That evening, I ended up driving to a hotel pub in a hamlet just outside of Guisborough for dinner after doing a detour via Guisborough central and finding a few more ruffians hanging outside what looked to be a pretty, Tudor style pub.  The hotel pub was quiet.  A few people were seated on benches outside but, as the night was drawing in, I decided to sit inside next to what turned out to be the local drunk whose rants were a combination of political commentary, sport and something about a bloke in the area causing trouble.  The bar had stopped serving food at 9 pm and, with no hope of a meal in sight, I resigned myself to a large glass of prosecco and a bag of salted peanuts as the drunk serenaded me by the light of his mobile phone and the music playing overhead.  

The next day, knowing I was well on the way to Nirvana now having ticked Redcar off the list, I hastily headed south along the A174 road which weaves its way along the coastline like an assault course

The next day, knowing I was well on the way to Nirvana now having ticked Redcar off the list, I hastily headed south along the A174 road which weaves its way along the coastline like an assault course.  Occasionally, I would turn off to take a peek at the likes of the coastal resorts of Masrkse-by-the-Sea and Saltburn-by-the-Sea, before easing my way gently down the rolling road towards Staithes.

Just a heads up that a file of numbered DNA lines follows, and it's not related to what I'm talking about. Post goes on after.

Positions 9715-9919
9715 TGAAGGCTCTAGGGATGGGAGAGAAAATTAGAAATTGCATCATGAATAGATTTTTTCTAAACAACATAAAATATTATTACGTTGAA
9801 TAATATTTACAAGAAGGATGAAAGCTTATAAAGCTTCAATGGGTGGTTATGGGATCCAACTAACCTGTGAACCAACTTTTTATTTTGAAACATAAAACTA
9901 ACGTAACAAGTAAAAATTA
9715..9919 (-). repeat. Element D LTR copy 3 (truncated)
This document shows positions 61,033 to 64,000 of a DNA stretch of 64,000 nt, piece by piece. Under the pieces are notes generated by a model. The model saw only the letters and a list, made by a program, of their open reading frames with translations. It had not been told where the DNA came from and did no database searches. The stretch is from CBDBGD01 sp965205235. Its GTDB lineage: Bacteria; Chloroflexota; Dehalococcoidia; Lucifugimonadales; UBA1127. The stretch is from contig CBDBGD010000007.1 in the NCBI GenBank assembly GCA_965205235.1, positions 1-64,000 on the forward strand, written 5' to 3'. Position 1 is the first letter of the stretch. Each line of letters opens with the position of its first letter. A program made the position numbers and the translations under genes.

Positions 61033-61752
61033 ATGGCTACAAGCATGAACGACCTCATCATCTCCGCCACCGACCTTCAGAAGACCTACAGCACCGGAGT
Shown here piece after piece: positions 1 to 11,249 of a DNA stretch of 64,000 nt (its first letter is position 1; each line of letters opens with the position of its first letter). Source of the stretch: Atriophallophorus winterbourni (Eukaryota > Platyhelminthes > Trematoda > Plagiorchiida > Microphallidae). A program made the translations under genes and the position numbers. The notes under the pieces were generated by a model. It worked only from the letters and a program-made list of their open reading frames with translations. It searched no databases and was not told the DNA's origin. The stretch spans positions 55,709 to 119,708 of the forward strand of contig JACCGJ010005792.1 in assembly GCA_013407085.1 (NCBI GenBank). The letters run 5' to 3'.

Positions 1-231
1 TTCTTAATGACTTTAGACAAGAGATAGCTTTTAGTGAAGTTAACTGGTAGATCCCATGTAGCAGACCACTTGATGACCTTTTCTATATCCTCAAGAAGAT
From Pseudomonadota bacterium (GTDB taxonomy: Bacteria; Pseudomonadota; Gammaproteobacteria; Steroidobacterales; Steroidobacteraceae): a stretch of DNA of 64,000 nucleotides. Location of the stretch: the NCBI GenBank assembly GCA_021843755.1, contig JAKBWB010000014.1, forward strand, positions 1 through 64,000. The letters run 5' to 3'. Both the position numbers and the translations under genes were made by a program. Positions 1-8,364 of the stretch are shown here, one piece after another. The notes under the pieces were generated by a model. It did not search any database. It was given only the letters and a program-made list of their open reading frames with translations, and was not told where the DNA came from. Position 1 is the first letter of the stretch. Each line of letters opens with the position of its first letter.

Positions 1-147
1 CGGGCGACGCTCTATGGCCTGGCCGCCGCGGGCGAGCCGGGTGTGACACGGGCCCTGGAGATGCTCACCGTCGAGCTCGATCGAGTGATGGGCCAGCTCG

Staithes is a small fishing port 16 miles from Redcar.  It’s a jumble of centuries-old shabby chic houses painted in bright whites, blues and reds.  It’s set at the bottom of a steep hill and a cobbled street runs through the centre. I couldn’t help wondering how the bin lorries made their way down to the bottom.  Walk down a tiny street or alleyway and blink, and you’ll miss the minuscule doors and windows or a cottage sign with names such as Bo’suns Rest, Rockpool Cottage, Coble Cottage and the delightful Thistle-Doo Nicely.  Miniature gardens entice you to trespass.  Local shop signs point arrows down hidden troves.